So Tamarac political activist Patti Lynn was called in by the State Attorney's Office for an interview with prosecutors (not a grand jury, as I mistakenly reported a couple of weeks ago). She was summoned as part of the ongoing state attorney's investigation into the dirty developers Chait. The questions asked of her help confirm who exactly is under the microscope.We know that Bruce and Shawn Chait, who owned developer Prestige Homes, allegedly paid off numerous public officials for their votes, including already convicted Joe Eggelletion and recently charged Tamarac Commissioner Patti Atkins-Grad. Lynn lost in her race against Atkins-Grad in 2006, which is one of the reasons she was called in for questioning.
Lynn told me she wasn't much help to the investigation because, even as she suspected foul Chaits and local public officials of foul play, she had no firsthand knowledge of it. She told me that Assistant State Attorney Jeannette Camacho asked her questions about the following current and former public officials: Stacy Ritter, Ilene Lieberman, Beth Talabisco, Marc Sultanof, and Diane Glasser. She said questions were also asked about shady Democratic operative Barry Harris.
You've read about all these players here (though for some reason, my writing on Sultanof's Honda and Talabisco's Mercedes were confined to a print column). The Sun-Sentinel did a weekend story on the Chaits that basically rehashed a lot of that reporting as if it were brand new, but it did have one bit of important new information: State prosecutors are reportedly investigating Commissioner Lieberman's involvement with her favorite cause, the Transplant Foundation in Miami.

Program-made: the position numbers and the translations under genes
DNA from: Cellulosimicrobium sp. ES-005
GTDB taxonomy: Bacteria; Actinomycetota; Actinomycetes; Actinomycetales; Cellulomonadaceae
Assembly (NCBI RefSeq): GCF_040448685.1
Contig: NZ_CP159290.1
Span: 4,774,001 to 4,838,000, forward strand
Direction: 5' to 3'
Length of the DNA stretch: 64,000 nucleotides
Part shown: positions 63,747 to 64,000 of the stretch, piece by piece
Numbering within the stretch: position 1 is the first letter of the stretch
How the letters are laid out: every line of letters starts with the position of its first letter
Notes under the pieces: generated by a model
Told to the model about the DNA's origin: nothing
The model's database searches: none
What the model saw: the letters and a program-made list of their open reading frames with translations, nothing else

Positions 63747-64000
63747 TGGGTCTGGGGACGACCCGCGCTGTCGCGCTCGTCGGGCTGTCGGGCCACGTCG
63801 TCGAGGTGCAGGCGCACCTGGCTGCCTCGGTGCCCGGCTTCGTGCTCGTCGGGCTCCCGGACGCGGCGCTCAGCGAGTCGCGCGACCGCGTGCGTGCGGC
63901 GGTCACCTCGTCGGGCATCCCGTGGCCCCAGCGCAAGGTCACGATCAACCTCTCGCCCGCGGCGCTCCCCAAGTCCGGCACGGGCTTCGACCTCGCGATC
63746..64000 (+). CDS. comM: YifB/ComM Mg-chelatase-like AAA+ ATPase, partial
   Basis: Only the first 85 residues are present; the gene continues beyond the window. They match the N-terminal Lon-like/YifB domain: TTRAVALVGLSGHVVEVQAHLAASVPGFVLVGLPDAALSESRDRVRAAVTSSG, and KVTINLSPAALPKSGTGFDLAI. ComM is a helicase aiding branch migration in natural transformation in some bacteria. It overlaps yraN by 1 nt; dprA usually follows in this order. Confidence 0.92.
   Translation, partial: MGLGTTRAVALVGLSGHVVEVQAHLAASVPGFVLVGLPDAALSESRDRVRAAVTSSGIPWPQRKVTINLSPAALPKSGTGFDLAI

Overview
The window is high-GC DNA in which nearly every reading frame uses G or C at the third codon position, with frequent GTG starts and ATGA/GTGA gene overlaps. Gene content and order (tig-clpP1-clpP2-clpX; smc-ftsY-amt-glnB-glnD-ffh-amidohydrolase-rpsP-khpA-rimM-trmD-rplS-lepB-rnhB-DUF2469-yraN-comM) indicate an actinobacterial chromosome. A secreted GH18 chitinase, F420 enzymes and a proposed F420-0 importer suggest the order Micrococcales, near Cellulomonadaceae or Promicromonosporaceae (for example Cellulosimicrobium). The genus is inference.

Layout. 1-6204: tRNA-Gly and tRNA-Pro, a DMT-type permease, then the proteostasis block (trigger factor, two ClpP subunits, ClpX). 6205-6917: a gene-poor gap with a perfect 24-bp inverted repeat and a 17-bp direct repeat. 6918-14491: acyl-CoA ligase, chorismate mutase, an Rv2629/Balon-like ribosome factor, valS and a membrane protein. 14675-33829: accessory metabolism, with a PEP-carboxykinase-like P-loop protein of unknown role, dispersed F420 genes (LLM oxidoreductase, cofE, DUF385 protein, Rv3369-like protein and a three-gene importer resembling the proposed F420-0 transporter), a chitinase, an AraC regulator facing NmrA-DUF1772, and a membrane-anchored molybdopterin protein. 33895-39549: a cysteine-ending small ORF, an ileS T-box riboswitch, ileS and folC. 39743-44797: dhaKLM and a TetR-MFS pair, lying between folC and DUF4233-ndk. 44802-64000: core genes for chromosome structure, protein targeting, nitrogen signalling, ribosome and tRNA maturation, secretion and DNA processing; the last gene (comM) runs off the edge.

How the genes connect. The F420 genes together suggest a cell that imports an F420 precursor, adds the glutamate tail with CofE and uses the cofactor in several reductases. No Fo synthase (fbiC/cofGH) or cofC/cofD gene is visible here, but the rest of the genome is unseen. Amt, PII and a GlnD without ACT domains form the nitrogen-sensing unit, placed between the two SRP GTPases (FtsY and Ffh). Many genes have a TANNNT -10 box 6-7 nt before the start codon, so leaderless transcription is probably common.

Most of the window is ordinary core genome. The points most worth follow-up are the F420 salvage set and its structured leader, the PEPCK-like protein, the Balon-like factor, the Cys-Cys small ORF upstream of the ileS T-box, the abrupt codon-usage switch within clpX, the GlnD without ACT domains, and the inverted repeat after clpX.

Let's delve into this a bit, because it's not uncommon for local politicians to use the power of their office -- and the money of special interests -- to elevate themselves into becoming big-time philanthropists. And few public officials have gotten more mileage out of a charity with other people's money than Lieberman has with the Transplant Foundation.
Understand that there is no doubt that Lieberman has done good things with the charity and is passionate about her support of the foundation, which assists families through the transplant process. She knows what that experience is like -- her grown son from a previous marriage, Adam Lieberman, had a liver transplant in 1996, about the same time she won her commission seat. Adam survived, but her experience at his bedside at Jackson Memorial Hospital was less-than-ideal. She complained in articles of having to sleep on chairs, brush her teeth in the
"public bathroom," and live off cafeteria food. "I wouldn't wish any other family to go through what we did," Lieberman told the Miami Herald in 1998. "I saw things in the community that weren't right. We have to make it better for others."
One of Lieberman's more controversial ways to help the foundation was to raise huge amounts of money from the development, lobbying, and business crowd while running unopposed or without serious opposition and then donating hundreds of thousands of dollars of that money to the Transplant Foundation.